OpenStack lives, however. Mirantis, which calls itself the "pure play" OpenStack company, raised $100 million in venture funding in August. Hewlett-Packard released its HP OpenStack 2.0 in October. And startups like Platform9, SwiftStack and PLUMgrid are developing products for OpenStack environments.

12. Venture Capital Flows To Big Data, Security Startups

In an echo of the days, venture capital firms seemed especially eager to give money to IT startups this year. In CRN's monthly "Follow the Money" roundup of funding announcements, some 15 startups closed funding rounds of $100 million or more, with announcements in the $50 million to $100 million range downright routine. Some of the funding announcements put the startups' market capitalizations at more than $1 billion -- what's become known as "unicorn" valuations.

Big data startups pulled in some of the biggest hauls, including Domo ($200 million in Series D funding in April) and Palantir Technologies (a stunning $450 million private equity round in July). Security startups were also hot, including Tanium ($52 million in March and $120 million more in September), Zscaler ($125 million in August and September) and CrowdStrike (a $100 million Series C round in July).

Also hot on the VC financing front were next-generation storage technology builders like Infinidat ($150 million in April) and Tintri ($125 million in August), converged infrastructure vendors led by SimpliVity ($175 million in March), and cloud software developers such as Zuora ($115 million in March) and FinancialForce ($110 million in March).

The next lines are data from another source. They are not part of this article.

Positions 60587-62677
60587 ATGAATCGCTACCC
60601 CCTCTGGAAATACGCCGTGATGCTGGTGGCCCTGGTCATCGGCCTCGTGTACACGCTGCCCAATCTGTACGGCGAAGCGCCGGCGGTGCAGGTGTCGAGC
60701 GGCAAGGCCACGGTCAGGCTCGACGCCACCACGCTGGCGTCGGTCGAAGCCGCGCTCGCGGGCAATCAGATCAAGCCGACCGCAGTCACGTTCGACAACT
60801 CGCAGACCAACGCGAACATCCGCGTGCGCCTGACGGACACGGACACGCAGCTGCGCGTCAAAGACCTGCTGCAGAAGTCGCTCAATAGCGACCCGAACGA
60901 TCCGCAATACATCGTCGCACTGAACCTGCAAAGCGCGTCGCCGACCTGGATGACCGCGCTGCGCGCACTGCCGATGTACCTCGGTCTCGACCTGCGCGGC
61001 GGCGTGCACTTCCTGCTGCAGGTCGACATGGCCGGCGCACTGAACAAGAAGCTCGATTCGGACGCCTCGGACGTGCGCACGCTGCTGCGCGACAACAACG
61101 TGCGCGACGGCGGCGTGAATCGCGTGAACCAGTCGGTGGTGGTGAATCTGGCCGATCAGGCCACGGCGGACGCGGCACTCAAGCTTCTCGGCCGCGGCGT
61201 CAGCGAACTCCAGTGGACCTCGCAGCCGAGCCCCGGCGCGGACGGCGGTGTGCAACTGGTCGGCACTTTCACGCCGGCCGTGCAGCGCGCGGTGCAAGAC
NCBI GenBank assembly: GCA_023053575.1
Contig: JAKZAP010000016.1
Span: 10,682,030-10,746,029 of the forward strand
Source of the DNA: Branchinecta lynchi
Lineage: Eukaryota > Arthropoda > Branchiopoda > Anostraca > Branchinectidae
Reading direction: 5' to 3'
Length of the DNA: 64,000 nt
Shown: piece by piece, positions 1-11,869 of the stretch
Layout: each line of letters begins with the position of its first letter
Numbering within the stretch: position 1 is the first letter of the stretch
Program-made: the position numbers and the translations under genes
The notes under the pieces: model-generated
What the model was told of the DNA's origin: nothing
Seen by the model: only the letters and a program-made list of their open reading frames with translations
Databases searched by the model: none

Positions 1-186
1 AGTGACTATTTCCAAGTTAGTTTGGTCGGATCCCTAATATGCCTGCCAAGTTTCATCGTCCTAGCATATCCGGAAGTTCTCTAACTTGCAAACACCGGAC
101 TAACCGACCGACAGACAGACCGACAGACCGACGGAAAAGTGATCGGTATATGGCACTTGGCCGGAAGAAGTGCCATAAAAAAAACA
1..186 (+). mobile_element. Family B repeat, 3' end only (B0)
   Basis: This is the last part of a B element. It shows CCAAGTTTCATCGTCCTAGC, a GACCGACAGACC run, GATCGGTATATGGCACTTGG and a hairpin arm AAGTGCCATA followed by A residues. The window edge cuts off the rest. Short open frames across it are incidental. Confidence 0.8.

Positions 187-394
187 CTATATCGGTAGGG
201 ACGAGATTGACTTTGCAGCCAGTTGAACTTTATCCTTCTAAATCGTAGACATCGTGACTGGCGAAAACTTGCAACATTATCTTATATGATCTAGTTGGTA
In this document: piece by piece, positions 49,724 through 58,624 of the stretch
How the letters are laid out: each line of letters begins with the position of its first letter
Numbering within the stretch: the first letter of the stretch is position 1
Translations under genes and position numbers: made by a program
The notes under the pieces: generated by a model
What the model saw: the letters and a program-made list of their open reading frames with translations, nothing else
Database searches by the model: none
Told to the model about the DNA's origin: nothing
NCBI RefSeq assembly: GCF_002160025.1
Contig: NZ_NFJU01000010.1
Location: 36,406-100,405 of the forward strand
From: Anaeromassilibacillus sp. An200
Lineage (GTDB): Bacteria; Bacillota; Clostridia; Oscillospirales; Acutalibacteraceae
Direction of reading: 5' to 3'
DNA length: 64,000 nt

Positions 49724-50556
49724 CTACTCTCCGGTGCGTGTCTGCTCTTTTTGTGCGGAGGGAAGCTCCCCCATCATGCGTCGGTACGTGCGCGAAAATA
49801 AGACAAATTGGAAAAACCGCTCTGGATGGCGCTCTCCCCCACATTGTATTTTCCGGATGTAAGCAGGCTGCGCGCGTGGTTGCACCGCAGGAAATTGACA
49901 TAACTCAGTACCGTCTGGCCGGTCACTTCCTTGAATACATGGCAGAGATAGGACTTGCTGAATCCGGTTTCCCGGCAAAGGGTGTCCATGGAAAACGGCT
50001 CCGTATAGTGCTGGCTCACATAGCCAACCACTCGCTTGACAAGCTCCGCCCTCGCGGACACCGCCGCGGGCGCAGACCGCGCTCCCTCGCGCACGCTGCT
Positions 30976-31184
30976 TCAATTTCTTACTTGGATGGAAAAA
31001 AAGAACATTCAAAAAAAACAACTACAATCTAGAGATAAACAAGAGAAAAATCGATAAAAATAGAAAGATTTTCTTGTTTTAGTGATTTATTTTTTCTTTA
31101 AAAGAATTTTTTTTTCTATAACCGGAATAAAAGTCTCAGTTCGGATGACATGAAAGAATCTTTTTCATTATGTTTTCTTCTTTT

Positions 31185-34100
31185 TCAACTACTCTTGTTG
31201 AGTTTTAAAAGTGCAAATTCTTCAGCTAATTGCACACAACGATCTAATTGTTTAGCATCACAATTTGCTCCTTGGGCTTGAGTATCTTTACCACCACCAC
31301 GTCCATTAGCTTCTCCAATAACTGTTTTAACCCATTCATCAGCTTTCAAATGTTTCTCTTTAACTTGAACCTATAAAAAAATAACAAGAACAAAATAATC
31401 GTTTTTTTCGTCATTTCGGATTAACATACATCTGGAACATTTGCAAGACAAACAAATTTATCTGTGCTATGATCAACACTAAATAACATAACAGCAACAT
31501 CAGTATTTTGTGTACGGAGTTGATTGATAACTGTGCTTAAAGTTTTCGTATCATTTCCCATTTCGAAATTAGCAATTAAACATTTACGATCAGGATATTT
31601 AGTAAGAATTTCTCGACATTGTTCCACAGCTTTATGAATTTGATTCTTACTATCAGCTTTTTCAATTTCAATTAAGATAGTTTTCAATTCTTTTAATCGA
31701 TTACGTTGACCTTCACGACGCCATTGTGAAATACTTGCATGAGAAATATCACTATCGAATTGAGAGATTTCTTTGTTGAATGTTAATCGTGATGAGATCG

11. Elliott Management Flexes Its Investor Muscle

Has any financial investment company had such an impact on the IT industry? In 2015, several prominent IT companies, including EMC and Citrix, found themselves wrestling with demands for change from Elliott Management Group, a New York hedge fund company and activist investor.

Other companies have wrangled with Elliott Management before: BMC went private in 2013 under pressure from the investor while Juniper Networks implemented a $160 million cost-cutting plan last year largely in response to pressure from Elliott.

In June, Elliott executive Jesse Cohn disclosed that the investor owned 7.1 percent of Citrix and was demanding a series of changes, including overhauling the vendor's channel operations, cutting operating costs, ditching underperforming product lines, possibly selling off online services and increasing share repurchases. In July, longtime President and CEO Mark Templeton announced his retirement plans. After months of pressure, Citrix announced in November a plan to spin off its GoTo online services and cut as many as 1,000 jobs -- about 10 percent of its workforce.

Elliott, meanwhile, continued to push storage system giant EMC to break up its five-company federation, including selling off its stake in VMware. EMC's battle with Elliott was somewhat muted this year since the investor gained two seats on EMC's board in November. But one has to wonder if Elliot's unrelenting pressure was a factor in its decision to sell out to Dell in a $67 billion deal.

10. Amazon Web Services: Bigger And Growing Even Faster Than You Thought

In the years since its launch, Amazon Web Services has become a major player, if not the dominant vendor, in the growing cloud services market. But just how big it was and how fast it was growing was a mystery because Amazon did not break out AWS' financial numbers.

Until this year, that is. In April, Amazon stunned the industry when it disclosed in its Q1 financial report that AWS generated $1.57 billion in revenue in the quarter, up 49 percent year over year, and $265 million in profits.